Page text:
A new piece of research carried out in South London suggests that legal highs – other than mephedrone – may be less popular than the media myth may have us believe.
Interviews with with just over 300 clubbers found:
- 206 (66%) had previously used a ‘legal high’.
- Mephedrone had the highest prevalence of last month use (53%) and use on the night of the survey (41%).
- This was greater than both cocaine (45% and 17%, respectively) and MDMA/ecstasy (27% and 6%)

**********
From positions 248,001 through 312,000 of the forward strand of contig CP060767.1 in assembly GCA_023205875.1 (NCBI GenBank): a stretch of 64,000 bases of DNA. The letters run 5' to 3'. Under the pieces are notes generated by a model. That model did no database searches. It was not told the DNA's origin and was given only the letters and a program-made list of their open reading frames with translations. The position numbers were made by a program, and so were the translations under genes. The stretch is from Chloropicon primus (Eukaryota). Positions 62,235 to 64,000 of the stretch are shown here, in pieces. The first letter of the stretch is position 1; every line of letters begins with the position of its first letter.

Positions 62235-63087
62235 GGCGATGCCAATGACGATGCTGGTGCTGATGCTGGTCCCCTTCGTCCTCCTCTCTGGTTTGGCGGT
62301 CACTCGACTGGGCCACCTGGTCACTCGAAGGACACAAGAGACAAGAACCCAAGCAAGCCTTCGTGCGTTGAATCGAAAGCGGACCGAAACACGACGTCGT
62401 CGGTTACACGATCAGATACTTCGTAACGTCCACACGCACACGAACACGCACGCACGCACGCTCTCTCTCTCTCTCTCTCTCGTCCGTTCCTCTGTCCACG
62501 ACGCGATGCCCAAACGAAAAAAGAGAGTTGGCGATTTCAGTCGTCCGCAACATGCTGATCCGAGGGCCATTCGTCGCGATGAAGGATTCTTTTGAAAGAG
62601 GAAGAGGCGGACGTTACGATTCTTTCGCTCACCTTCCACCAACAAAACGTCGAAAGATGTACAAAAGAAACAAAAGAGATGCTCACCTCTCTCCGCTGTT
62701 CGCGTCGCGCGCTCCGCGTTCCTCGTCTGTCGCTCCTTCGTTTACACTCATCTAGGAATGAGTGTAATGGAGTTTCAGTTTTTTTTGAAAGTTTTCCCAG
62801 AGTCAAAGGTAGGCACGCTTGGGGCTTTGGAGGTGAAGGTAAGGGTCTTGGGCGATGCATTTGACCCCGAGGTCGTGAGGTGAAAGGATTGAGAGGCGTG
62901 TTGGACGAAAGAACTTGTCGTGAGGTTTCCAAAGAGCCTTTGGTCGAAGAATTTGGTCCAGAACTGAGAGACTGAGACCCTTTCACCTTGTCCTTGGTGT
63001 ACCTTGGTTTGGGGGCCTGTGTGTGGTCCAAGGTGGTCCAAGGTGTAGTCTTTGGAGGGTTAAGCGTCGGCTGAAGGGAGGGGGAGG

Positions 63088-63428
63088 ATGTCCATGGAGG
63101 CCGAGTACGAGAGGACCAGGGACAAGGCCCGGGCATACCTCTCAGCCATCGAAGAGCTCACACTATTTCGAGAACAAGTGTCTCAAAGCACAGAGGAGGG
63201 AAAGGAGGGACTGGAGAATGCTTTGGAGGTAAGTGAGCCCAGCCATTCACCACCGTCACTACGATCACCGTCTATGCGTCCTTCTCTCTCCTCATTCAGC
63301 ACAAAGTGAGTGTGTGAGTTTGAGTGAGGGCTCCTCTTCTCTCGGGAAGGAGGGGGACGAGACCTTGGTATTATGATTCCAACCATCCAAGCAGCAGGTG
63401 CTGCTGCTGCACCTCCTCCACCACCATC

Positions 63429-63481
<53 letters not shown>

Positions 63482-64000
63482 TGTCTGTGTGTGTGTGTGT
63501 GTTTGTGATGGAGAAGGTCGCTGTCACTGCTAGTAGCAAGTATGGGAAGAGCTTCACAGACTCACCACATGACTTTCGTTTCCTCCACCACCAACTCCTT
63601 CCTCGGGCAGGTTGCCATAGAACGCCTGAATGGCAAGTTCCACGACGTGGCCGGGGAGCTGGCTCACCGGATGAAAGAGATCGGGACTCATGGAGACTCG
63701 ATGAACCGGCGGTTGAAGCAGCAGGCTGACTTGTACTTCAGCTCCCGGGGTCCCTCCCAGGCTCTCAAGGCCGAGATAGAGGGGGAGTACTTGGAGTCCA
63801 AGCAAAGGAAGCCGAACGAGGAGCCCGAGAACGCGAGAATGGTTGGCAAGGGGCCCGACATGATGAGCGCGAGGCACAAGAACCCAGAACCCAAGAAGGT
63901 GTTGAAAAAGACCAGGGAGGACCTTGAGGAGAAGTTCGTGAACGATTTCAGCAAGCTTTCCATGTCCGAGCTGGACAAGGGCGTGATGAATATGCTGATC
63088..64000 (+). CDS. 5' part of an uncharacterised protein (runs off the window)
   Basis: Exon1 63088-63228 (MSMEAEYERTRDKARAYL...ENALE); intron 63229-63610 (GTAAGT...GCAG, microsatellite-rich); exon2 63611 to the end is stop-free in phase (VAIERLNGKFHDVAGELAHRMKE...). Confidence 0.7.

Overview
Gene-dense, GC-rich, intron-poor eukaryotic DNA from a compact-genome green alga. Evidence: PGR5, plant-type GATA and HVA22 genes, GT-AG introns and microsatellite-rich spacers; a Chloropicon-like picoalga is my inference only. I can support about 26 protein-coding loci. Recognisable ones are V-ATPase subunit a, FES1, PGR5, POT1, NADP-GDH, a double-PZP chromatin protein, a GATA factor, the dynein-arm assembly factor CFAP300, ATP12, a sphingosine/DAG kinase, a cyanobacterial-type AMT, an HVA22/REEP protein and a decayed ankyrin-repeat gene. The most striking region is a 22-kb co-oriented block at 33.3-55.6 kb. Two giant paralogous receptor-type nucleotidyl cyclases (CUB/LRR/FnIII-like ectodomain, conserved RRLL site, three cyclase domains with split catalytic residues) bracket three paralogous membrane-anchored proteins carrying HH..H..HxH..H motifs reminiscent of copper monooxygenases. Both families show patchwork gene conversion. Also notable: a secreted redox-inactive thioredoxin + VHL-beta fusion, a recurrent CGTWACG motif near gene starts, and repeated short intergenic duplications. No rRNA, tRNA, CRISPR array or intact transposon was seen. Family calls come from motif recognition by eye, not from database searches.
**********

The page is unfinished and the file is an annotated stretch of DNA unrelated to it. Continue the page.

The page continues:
- There was limited use on the fieldwork night of the non-mephedrone ‘legal highs’: including the ketamine-substitute methoxetamine or ‘mexxy’ (2%), the cannabis-substitute Spice/K2 (0.6%) and the pipradrols (0.6%).
While this is a small scale survey it is amongst a group that has frequently been ‘early adopters’ which leads Fiona Measham who conducted the research to say:
“Although there is some experimentation with ‘legal highs’, only mephedrone has become an established part of the recreational drug scene. For the majority of ‘legal highs’ that have come onto the market since mephedrone was banned, use is low or non-existent. This suggests that what we are seeing is a pattern of differentiated demand for drugs – just because drugs are for sale doesn’t necessarily mean that people are buying them.”